The World Wheelchair Championship was recently played at The Peak in Stirling, reminding us of the international quality of curling with teams from 12 countries including Korea, Canada, China, Slovenia, Norway, Scotland and USA. As a helper, it was exciting to be part of such a fraternity and to see how curling has become a game for all.
But such friendly rivalry is not new. As early as 1820 there were curlers in North America and by 1877 there were many clubs active in New York, Chicago and Philadelphia.
All games were played, as now, to the rules of the Royal Caledonian Curling Club of Scotland based in Edinburgh, with the then Prince of Wales as its Patron.
Despite a feeling among American curlers that they were more talented than the Scots, they valued the connection that curling gave them with their Scottish heritage and challenge matches drew huge crowds. Frequently Scotland won!
At a speech made in New York in 1877 at a curling AGM the President of the Club said “In cherishing the memories of the game of our native land we are in no way undutiful to the land of our adoption. There would be fewer pale and anxious faces on our streets and fewer dyspeptics among them if more of our businessmen would occasionally, on a winter’s afternoon, throw aside the ledger and enjoy a hearty bonspiel on the ice.”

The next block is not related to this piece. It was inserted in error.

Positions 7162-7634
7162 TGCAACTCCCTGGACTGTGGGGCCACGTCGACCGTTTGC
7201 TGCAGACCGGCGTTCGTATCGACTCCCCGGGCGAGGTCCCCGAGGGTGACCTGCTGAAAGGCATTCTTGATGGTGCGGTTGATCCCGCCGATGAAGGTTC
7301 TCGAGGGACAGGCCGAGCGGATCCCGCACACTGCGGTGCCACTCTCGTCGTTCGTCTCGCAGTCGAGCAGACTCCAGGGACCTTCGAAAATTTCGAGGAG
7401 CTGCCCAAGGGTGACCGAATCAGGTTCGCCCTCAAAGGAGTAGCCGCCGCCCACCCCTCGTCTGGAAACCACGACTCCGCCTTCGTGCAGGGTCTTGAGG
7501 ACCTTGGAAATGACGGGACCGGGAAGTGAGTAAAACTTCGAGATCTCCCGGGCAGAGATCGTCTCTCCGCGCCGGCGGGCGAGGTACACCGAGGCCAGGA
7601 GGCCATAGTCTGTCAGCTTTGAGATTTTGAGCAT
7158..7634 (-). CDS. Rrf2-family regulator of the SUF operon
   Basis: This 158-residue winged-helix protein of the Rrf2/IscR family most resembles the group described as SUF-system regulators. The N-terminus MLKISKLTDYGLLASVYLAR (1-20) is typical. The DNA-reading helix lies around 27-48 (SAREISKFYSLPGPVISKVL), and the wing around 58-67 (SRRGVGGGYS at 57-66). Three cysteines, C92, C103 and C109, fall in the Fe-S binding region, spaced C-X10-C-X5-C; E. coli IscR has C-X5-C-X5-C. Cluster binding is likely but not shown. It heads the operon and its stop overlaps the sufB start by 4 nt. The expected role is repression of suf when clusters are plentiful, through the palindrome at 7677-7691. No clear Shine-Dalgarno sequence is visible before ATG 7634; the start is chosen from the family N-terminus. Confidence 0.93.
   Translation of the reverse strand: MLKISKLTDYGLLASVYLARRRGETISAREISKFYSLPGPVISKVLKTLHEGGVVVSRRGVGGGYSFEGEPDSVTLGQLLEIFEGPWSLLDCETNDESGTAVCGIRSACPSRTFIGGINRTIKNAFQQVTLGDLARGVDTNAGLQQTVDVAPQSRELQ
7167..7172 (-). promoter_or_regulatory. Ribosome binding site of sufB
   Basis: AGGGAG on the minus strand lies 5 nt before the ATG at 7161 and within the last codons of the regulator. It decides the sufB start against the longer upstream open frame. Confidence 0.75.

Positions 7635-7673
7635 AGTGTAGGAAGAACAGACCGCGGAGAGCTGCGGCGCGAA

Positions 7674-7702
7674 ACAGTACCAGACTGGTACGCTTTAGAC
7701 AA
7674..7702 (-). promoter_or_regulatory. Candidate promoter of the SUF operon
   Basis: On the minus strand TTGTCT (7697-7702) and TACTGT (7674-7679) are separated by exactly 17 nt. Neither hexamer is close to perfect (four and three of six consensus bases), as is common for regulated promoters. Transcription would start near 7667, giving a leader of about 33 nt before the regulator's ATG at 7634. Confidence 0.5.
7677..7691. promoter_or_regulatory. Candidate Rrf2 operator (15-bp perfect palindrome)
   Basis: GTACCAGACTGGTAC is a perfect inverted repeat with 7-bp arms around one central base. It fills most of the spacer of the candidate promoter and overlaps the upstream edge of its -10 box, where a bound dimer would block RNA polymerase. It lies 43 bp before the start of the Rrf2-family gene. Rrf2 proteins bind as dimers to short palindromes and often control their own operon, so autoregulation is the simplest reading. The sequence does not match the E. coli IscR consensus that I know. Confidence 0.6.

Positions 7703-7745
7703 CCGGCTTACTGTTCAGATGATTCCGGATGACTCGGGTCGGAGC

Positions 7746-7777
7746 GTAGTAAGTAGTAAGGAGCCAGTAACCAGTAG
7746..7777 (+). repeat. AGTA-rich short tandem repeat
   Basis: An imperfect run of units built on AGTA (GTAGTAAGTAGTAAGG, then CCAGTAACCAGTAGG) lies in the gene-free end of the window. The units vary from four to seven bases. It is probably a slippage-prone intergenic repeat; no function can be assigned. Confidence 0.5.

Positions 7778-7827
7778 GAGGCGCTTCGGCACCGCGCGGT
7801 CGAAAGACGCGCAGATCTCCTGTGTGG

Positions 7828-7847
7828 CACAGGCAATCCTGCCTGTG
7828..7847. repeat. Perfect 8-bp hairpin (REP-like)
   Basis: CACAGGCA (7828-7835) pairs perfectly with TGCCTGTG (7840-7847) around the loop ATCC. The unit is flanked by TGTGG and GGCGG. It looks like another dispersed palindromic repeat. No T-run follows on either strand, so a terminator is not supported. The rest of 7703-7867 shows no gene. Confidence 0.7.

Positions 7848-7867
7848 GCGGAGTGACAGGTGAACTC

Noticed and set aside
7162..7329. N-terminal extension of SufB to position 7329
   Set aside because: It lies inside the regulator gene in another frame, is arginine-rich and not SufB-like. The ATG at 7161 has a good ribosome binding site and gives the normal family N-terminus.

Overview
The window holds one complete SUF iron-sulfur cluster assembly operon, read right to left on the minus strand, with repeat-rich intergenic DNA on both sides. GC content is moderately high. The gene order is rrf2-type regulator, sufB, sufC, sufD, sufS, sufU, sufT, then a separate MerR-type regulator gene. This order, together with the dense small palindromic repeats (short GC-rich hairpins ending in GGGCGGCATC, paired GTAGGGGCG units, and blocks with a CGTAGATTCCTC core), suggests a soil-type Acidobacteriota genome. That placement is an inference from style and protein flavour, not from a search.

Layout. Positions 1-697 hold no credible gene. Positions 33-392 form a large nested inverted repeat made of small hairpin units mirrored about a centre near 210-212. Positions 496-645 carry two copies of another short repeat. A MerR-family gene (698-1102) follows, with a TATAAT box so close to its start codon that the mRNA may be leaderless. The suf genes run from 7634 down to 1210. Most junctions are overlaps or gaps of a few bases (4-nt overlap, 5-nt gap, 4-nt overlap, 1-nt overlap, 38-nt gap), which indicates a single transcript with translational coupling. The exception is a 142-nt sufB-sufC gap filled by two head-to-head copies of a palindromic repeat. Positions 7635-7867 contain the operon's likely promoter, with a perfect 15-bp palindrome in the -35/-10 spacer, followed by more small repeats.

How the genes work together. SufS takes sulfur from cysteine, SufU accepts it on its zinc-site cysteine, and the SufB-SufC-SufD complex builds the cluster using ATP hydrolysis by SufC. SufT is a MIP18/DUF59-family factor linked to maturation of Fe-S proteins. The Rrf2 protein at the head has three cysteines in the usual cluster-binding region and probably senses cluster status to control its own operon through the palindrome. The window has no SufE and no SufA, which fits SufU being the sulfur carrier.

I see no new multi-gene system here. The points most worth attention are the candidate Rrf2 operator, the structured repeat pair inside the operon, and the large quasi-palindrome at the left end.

This sentiment could still hold today although sadly the game is now seldom played outside.
And, happily, ladies now enjoy the game just as much as men and mixed teams play along side single sex teams and wheelchair curlers alongside able bodied.
Kippen Curling Club, established in 1843, is an active, enthusiastic mixed club which welcomes players, new or experienced. We enjoy playing Club matches as well as local competitions. Recently Kippen beat Fintry to retain the Culcreuch Cup, played for annually since 1890.
Lessons are available at the Peak and then the Virtual Club gives a great training before joining a local club.
So, give a thought to joining us to play this historic game.
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